Definition - What does Astringency mean?
WineFrog explains Astringency
There are different nuances to astringency: powdery, chalky or grainy is the sensation that your mouth is filled with fine particles; silky, velvety or furry is the rough feeling; puckery, chewy, grippy or adhesive is the need to move your mouth after sipping a wine - as if you’re chewing on something or just ate a sour candy. Astringency can also make a wine soft, supple, fleshy or rich in your mouth - those are all good characteristics in a wine. If the wine is coarse or hard, those are the negative. When a wine’s tannins are balanced and its astringency perfect, a wine will feel perfectly smooth and balanced between dry and moist in the mouth.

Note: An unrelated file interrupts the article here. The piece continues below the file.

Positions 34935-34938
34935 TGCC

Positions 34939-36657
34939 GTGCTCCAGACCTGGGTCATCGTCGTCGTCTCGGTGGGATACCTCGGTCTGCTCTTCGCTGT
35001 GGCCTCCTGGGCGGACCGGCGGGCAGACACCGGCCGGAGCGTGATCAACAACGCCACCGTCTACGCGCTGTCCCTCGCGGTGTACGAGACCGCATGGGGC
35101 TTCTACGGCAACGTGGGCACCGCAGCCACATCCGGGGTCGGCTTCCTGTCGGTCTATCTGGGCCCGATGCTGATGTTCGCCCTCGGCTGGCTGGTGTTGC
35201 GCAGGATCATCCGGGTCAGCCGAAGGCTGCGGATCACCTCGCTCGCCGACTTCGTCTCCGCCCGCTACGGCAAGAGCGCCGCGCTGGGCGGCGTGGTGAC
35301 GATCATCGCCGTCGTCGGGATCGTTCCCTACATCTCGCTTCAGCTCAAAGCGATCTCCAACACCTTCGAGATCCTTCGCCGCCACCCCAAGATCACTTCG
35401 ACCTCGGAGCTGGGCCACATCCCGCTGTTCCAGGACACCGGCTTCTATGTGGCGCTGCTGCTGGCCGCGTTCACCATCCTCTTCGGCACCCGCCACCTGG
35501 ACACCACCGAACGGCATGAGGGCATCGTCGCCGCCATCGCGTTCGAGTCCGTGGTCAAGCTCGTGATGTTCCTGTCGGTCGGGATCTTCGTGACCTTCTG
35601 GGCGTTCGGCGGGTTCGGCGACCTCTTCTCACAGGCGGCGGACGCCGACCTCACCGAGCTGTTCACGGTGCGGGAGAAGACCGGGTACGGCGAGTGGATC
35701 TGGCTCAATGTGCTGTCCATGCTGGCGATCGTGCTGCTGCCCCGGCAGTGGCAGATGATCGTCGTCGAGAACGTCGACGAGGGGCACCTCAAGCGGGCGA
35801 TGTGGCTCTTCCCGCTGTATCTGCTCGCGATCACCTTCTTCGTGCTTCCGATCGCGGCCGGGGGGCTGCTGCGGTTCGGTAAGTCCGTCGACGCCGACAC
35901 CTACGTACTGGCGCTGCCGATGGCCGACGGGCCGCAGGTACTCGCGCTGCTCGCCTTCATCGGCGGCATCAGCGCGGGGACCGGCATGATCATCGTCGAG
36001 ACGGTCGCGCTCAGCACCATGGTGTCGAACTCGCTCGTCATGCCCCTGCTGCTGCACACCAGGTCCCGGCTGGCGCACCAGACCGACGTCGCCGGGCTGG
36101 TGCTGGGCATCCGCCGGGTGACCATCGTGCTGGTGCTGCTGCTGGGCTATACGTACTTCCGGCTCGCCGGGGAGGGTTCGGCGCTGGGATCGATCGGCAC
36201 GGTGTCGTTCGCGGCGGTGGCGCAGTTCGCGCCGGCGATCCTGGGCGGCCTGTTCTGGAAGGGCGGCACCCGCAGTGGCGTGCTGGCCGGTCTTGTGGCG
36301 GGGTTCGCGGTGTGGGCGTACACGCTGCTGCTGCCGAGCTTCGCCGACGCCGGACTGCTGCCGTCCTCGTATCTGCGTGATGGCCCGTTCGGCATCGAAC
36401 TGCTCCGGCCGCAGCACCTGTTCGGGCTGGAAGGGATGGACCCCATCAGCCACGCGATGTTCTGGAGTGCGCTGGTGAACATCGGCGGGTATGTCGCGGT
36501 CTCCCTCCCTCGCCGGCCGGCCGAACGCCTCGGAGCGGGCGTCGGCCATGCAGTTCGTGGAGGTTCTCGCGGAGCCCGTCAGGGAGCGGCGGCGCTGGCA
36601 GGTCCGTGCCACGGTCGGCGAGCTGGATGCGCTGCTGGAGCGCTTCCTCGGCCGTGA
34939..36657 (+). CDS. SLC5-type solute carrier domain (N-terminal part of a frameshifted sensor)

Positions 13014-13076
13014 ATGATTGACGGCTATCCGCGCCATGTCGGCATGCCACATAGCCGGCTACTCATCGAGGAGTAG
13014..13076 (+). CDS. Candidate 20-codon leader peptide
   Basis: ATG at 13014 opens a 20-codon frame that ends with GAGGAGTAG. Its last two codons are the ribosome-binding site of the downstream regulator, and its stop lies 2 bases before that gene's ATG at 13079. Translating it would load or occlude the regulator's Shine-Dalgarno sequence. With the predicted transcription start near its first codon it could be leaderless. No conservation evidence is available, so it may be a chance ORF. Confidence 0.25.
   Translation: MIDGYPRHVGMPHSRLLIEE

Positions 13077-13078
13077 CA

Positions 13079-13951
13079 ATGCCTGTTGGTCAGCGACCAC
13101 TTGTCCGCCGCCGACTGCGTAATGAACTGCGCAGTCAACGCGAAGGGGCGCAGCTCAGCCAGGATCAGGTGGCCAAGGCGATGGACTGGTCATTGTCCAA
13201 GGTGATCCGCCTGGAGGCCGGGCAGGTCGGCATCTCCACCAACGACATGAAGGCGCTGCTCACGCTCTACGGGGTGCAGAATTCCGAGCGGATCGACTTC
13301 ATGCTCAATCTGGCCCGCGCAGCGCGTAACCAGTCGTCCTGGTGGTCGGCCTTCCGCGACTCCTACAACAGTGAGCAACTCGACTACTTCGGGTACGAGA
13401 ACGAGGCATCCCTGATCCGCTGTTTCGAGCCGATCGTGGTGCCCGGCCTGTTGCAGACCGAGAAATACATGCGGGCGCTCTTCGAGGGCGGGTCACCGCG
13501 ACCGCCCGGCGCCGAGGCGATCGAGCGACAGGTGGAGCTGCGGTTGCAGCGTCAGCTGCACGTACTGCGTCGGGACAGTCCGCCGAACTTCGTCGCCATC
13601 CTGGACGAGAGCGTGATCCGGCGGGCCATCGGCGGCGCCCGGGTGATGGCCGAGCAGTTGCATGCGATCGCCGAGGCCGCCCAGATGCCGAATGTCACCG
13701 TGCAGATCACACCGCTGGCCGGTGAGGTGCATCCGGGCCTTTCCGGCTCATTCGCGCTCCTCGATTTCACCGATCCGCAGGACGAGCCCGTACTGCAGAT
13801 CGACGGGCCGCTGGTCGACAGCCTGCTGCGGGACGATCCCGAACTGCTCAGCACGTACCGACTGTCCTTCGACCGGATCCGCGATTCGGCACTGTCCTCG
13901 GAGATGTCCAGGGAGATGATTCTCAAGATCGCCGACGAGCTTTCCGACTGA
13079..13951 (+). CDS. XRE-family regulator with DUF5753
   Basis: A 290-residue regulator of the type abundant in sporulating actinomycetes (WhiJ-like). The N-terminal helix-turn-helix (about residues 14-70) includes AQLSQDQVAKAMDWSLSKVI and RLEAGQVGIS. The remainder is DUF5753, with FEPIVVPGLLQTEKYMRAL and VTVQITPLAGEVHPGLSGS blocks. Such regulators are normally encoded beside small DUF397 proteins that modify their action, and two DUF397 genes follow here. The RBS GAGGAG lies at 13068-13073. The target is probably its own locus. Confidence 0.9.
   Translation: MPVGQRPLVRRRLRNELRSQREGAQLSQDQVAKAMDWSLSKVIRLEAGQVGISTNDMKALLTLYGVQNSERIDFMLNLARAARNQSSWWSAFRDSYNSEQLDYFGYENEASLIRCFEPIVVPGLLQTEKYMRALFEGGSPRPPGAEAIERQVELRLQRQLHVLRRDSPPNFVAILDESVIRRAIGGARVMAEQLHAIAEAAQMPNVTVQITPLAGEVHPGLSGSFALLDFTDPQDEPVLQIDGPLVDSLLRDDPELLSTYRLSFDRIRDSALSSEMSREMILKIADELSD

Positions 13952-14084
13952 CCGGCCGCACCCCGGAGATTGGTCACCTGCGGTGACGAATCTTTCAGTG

Tannins, the cause of astringency, are present in all red wines and are higher in younger reds. Only a few white wines, like Gewurztraminer and Muscat, develop astringent qualities. Poorly made red wines can be very dry and astringent. The difference between a poorly made red wine and a young red wine is that a young red wine can be cellared for a year or two and it will improve; a poorly made red wine will never improve.
Since everyone has different tolerances and preferences in wine, the best way to determine what level of dryness - or astringency - is best for you is to sample as many red wines as you can.